A young female engineer will have you looking with wonder at built structures.
Swaying skyscrapers are topped with giant pendulums – the world’s heaviest is Taipei 101’s 660-ton ball of steel –that oscillate during an earthquake and absorb the building’s movement.
The recipe for making concrete was lost to the world for almost a thousand years after the collapse of the Roman empire.
Mexico City is built on what was once a lake, making its earth soft, wet and very weak. The city’s Metropolitan Cathedral slopes upwards as a result, with one corner 2.4m higher than another.
Isambard Kingdom Brunel, visiting a dockyard, picked up a damaged piece of timber removed from the hull of a warship.
Observing how “Teredo navalis” |(the naval shipworm) moved and dug through wood with its razor-sharp, shell-like ‘horns’, he got to thinking how a tunnel could be dug under the Thames.
Snippets like these populate Roma Agrawal’s “Built: The hidden stories behind our structures” and with a pleasing regularity that makes it an enjoyable and informative book to read.
Sometimes her style of writing verges on dumbing down but this is a virtue for readers deficient in an awareness of basic laws of physics.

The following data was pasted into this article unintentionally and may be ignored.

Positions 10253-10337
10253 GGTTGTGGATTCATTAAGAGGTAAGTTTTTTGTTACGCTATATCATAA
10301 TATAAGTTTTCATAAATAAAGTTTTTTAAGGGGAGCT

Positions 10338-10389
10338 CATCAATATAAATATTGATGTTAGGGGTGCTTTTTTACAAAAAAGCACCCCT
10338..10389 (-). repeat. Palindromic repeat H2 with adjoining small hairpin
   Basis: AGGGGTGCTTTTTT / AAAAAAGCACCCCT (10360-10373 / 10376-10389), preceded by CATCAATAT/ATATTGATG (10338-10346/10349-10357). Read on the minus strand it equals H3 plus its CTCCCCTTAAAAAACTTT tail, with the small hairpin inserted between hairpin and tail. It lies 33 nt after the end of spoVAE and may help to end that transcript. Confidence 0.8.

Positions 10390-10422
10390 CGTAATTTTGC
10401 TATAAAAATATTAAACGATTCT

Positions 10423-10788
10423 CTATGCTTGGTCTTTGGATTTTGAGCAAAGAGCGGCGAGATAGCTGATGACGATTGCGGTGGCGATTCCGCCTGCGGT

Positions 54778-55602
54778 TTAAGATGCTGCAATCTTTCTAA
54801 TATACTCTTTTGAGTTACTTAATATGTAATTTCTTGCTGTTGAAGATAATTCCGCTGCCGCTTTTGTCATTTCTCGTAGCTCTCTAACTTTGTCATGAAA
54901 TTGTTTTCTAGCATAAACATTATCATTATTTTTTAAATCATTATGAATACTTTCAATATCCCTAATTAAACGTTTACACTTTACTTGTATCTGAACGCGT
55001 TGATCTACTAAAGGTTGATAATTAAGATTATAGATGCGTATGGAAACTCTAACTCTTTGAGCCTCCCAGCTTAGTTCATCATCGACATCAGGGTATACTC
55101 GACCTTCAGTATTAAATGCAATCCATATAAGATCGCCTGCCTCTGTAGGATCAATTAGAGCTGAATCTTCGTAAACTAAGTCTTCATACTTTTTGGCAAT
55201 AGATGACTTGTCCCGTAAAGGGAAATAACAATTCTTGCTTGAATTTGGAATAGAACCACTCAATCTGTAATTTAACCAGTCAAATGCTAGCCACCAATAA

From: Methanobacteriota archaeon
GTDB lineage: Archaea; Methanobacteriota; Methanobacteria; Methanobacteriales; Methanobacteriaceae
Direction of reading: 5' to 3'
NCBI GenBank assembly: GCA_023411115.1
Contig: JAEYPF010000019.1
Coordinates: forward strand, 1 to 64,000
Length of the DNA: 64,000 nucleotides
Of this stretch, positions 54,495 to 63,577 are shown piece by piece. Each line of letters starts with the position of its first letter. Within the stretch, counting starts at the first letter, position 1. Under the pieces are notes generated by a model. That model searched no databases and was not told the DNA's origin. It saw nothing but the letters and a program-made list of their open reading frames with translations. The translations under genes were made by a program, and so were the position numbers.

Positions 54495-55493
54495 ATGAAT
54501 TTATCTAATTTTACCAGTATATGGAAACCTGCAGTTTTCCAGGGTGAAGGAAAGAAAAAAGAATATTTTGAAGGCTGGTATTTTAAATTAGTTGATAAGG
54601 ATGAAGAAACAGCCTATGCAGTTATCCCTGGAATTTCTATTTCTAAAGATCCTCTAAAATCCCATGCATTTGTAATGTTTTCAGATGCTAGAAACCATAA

What makes her book a pleasure to read is the fascination brought to the subject matter and the variety of stories she is able to tell.
The chapter that features Brunel’s tunnel begins with the underground city of Derinkuyu in Cappadocia and ends with modern tunnel boring machines that are as long as 14 London buses laid end-to-end.
There is an engrossing chapter on how cities deal with their waste matter, beginning with what she calls ‘the turd trade’ in the Tokugawa shogun regime (1603-1868) in Japan.
Human waste collected in the city of Osaka became so valuable as a fertiliser that landlords were given rights to faecal matter produced by their tenants. They were graciously allowed to retain their rights over their urine.
Being a woman engineer, Agrawal always finds herself outnumbered by men at meetings – ‘the most, I think, was 21 men and me’ – but rather than launch into a feminist cri de coeugo she delivers an encomia to the technically brilliant Emily Warren Roebling, the woman whose exceptional skills were vital in constructing the Brooklyn Bridge.
Her book ends on a rising tide of confidence in engineering’s ability: ‘for whatever we can dream up, engineers can make real’. When deficiencies in the building of a structure are revealed – an account is given of how and why the Twin Towers collapsed in 2001– the moral drawn is that learning from disasters is fundamental to engineering.
Left like that, it sounds almost glib and she is silent about the profit-making imperative that affect the building and maintenance of structures. What happened to the motorway bridge outside Genoa comes to mind when reading the chapter on different ways of building bridges.
“Built: The hidden stories behind our structures” by Roma Agrawal is published by Bloomsbury